THE VISION The creation of a premier waterfront town necessitates a complete re-thinking of the shaping and functioning of an area that has, historically, operated as two distinct, largely unconnected districts – the port area and the main commercial/retail district. The latter has relied upon an eastwest axis for shopping and, with the marina located some way to the south, the two areas have, historically, failed to work together as a single, compelling customer experience. The opportunity is to create natural linkages between Christchurch Park and the proposed Museum and Cultural Quarter development to the far north, the main retail and business district in the centre, and the waterfront to the south. ‘Turning Our Town Around’, the concept to change the axis of the town centre from east-west to north-south has captured imaginations and brought the private and public sectors together. It was the focus of Ipswich Central’s (the BID) successful renewal campaign and is the core theme of Ipswich Borough Council’s masterplan for the area.

FOR A TOWN THAT, IN THE PAST, HAS BEEN CRITICISED FOR UNDER-PROMOTING ITSELF TO WIDER AUDIENCES, PROGRESS TOWARDS THE VISION HAS INCLUDED: • Development of the waterfront area into a mixed use leisure, cultural and learning experience, including University Campus Suffolk, DanceEast and a mixture of businesses, bars, cafes, restaurants and hotels • Proposals to redevelop the Museum site, creating a cluster of historic, cultural and creative uses on one site • Award of the Government’s X-Fund for proven creativity in ‘Turning Our Town Around’ • Acquisition of Tower Ramparts Shopping Centre for redevelopment to reinforce the northern end of the axis • Proposals to redevelop Buttermarket Shopping Centre to a more leisure-based offer • A design competition to redevelop the Cornhill square as the centrepiece of a renewing town centre

• Identification of two key routeways from the business area to the waterfront - Blackfriars and Saints - including the creation of complementary branding for each • Construction of the new Premier Inn hotel in the transition zone between the business area and the waterfront • The annual ‘Celebrate Ipswich and Maritime Festival’ attracting new customers from beyond Ipswich’s immediate catchment area


To achieve a distinctive sense of place, with an inspiring and exciting town centre, certain priorities have been set by stakeholders within a new grouping to be called the Greater Ipswich Partnership (Ipswich Borough Council, Suffolk County Council, Ipswich Central, Ipswich Chamber of Commerce and the Local Economic Partnership) to undertake. In so doing they will apply the Values, as described. These are split into three distinct categories (physical, image and infrastructure), with immediate priorities in each section. The aim must be to use collaboration to create something different, and that is delivered in a way that is consistent with the Vision and its Values, and that allows the town centre to undergo a step-change in how it looks and feels in order that this will shift perceptions and create an appetite for investment, thereby allowing Ipswich to function as a key stimulator for wider economic growth across the county. The Partnership must ensure that Ipswich is high on the priority list for investment attraction and be able to demonstrate an ability on behalf of the town to deliver the types of changes articulated over the next three pages.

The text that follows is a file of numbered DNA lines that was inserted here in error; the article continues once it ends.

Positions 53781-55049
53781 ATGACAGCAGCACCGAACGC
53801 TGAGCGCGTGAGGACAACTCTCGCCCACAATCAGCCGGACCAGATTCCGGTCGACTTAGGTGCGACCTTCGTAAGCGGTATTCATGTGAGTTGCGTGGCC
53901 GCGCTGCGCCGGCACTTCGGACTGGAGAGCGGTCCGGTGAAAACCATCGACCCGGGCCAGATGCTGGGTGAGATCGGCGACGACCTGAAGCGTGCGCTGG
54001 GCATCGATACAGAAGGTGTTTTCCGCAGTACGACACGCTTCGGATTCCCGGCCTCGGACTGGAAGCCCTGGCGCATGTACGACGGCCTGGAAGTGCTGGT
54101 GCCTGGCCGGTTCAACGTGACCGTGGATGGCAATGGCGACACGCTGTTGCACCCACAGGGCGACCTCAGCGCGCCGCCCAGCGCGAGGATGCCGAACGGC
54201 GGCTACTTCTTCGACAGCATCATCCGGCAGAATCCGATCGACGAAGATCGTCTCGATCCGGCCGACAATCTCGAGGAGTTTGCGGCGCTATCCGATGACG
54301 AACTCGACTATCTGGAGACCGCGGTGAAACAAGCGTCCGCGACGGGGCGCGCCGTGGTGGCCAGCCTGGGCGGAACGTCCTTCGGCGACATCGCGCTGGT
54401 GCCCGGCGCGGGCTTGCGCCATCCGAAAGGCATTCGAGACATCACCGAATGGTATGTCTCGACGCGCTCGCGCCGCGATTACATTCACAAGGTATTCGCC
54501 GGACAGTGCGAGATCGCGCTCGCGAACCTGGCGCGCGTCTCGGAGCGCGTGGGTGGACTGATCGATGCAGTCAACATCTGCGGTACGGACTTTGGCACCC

PHYSICAL PRIORITIES 1. Further improve impressions of the waterfront in order that it acts as a showcase for the town by completing the redevelopment and improving the appearance of the main entry points to the area 2. Improve the quality of the offer in the town centre, particularly retail, and stimulate new investment emanating from the redevelopment of the Cornhill Square 3. Stimulate and incentivise new retail and office investment/development and prioritise the completion of development sites and related projects

IMAGE PRIORITIES 1. Invest in and support a sustained Ipswich promotion, emphasising the uniqueness and breadth of the ‘offer’, and targeted at both local consumers and the wider audience 2. Co-ordinate efforts to improve the marketing of Ipswich as an inward investment opportunity, including talent and skills attraction 3. Improve and promote the wider town and unique cultural offer in order that it functions as a visitor destination

INFRASTRUCTURE PRIORITIES 1. Further integrate the waterfront with the commercial core (and vice-versa) both physically and emotionally 2. Improve the experience of travel into, around and across the town, including entry points and routeways across the central area 3. Improve the important gateway for visitors to the town from the station

Greater Ipswich Partnership  

The vision, values and priorities of the Greater Ipswich Partnership